It hasn’t been a good few months for the Internal Revenue Service. The investigation about whether the IRS became politicized and improperly targeted conservative groups has continued and has gathered steam as new revelations have come to light.
A key official has taken the Fifth Amendment. After months of efforts by lawmakers to get her emails, and a promise by the new head of the IRS that the emails would be produced, IRS officials belatedly announced that a number of the emails were lost in a computer crash and buried the news in the middle of a long letter. Then it was announced that the computers of other IRS officials involved in the probe had also crashed. Then the IRS disclosed that it had not tried to restore the emails from back-up tapes, and that the back-up tapes that would have stored the emails had been recycled.
Most recently the head of the IRS, John Koskinen, has come in for tough questioning at congressional hearings on Friday and Monday night. How could he have testified in March that the emails would be produced without raising the issue of the computer crashes and lack of back-up tapes, when the IRS knew of those matters by that time? Why has it taken the IRS so long to disclose the problems? Why does the IRS seem to be trying to bury the bad news, rather than simply admitting to it? The aggressiveness of the questioning caused Democrats on the panel to rise to the defense of Koskinen. It’s got to be uncomfortable for Democrats to be vigorously defending the IRS — hardly a beloved agency — especially when the IRS’ own actions have created the problems.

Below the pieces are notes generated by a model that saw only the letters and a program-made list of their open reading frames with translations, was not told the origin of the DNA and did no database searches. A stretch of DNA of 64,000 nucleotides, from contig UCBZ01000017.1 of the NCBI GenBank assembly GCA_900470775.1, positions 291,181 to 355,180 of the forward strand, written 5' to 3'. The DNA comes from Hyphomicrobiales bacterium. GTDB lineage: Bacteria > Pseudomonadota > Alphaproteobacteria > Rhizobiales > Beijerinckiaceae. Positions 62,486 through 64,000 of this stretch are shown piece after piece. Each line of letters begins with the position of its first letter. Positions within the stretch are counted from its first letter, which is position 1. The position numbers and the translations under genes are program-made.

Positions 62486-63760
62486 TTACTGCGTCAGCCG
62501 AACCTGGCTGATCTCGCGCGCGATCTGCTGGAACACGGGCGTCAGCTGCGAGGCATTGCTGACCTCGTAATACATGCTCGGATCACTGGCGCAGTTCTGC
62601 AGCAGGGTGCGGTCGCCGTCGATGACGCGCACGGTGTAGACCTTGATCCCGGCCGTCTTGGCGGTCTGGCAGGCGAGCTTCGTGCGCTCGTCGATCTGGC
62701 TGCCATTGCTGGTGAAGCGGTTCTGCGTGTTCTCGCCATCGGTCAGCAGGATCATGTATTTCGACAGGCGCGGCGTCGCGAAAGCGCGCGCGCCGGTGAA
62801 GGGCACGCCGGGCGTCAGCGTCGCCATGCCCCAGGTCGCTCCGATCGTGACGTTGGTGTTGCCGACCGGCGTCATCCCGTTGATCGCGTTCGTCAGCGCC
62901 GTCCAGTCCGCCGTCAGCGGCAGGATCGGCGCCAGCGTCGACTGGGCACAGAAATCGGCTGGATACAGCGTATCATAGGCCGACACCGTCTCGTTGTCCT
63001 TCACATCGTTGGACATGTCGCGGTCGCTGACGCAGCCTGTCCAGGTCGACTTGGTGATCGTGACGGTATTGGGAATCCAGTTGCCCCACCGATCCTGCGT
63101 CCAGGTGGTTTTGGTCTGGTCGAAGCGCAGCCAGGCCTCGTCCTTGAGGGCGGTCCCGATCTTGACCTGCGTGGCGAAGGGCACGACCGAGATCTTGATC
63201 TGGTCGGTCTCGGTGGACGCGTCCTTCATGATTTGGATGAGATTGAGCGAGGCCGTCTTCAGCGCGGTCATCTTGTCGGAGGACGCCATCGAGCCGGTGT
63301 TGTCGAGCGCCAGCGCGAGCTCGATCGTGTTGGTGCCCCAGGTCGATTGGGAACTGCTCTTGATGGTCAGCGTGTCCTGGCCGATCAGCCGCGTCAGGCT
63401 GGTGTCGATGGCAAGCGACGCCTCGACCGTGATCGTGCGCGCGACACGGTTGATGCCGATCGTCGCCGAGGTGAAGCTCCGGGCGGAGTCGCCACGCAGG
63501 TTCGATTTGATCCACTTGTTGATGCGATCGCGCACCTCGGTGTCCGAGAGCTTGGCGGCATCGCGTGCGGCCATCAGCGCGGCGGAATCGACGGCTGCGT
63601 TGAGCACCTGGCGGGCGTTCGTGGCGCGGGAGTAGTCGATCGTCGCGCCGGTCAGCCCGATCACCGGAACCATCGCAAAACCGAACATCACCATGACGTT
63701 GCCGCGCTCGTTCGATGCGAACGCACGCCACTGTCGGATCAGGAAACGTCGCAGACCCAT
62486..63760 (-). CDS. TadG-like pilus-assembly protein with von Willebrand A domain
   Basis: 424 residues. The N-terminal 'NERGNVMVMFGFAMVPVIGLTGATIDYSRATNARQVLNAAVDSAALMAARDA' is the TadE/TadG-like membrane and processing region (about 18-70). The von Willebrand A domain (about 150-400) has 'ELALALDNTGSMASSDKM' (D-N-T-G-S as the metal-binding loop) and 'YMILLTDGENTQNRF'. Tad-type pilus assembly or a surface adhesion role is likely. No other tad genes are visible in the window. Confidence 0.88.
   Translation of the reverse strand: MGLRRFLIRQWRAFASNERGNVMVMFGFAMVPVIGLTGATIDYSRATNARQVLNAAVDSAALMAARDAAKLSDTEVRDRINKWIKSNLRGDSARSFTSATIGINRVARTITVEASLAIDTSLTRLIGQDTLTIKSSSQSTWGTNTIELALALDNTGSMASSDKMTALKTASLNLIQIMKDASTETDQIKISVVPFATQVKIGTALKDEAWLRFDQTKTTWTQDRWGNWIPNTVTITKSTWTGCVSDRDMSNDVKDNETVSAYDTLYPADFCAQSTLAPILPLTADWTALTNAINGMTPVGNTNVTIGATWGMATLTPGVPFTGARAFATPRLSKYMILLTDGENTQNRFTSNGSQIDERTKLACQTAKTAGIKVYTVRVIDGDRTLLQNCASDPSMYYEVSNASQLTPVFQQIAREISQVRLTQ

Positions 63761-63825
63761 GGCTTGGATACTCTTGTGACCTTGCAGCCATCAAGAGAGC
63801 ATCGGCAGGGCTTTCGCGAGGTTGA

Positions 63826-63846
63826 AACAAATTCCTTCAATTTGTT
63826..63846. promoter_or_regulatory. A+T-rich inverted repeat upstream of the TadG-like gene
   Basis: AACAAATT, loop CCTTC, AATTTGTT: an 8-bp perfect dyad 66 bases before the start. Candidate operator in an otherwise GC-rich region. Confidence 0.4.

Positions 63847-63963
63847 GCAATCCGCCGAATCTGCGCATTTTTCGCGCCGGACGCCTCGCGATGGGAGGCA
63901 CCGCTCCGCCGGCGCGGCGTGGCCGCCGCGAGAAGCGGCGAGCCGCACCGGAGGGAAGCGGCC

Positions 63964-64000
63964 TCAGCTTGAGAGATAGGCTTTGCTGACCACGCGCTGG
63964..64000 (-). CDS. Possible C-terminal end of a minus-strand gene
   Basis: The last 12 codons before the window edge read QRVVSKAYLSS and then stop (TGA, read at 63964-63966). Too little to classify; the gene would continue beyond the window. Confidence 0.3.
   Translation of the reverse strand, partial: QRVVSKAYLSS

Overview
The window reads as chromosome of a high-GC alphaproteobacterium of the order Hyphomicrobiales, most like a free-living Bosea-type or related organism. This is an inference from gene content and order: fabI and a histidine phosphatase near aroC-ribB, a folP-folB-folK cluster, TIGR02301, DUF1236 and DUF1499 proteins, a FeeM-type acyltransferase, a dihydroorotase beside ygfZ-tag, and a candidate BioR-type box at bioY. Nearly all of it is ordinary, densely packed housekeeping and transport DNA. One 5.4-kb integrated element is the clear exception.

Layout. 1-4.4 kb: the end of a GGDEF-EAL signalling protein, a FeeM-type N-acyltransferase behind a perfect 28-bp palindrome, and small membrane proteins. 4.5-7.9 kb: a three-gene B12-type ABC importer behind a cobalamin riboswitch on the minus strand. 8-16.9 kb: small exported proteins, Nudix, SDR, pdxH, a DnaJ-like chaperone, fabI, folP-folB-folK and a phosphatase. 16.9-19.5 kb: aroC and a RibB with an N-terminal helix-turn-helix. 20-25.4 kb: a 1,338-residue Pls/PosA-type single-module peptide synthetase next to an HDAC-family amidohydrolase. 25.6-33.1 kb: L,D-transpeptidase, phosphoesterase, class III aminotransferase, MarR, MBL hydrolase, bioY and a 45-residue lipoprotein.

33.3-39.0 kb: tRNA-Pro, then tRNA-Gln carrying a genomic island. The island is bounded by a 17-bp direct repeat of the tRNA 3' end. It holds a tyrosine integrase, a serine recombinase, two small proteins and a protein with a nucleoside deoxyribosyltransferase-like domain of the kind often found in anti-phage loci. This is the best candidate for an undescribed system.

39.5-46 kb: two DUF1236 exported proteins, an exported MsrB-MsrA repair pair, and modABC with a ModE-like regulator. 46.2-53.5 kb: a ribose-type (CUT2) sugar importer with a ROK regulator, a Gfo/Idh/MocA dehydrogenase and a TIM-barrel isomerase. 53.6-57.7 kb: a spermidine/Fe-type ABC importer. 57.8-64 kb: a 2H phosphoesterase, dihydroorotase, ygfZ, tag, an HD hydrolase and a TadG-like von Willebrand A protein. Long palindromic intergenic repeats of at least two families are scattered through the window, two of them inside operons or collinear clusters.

It’s another example of the time-honored public relations lesson. PR pros always tell anyone who is dealing with bad news to get ahead of the story — divulge all the bad news at once, be forthcoming about what happened, and apologize and move on. The IRS didn’t learn that lesson. Instead, it has clearly hoped that the story would just go away and that it could bury the bad news in places where no one would notice it, and even now Koskinen refuses to apologize. As a result, the IRS’ credibility has been taken a significant hit as the bad news has frittered out in dribs and drabs. The approach has kept the story on the front pages of the news, and people who weren’t paying much attention to the story at the outset now are wondering whether the IRS’ apparent stonewalling is actually hiding something harmful.
I think most people would agree that an IRS that targets people or groups for audits and special treatment because of their political views is a bad thing. The IRS’ botched handling of the matter seems to be turning a simple investigation into a burgeoning scandal. It’s a useful reminder of a basic PR lesson — one the IRS has yet to learn.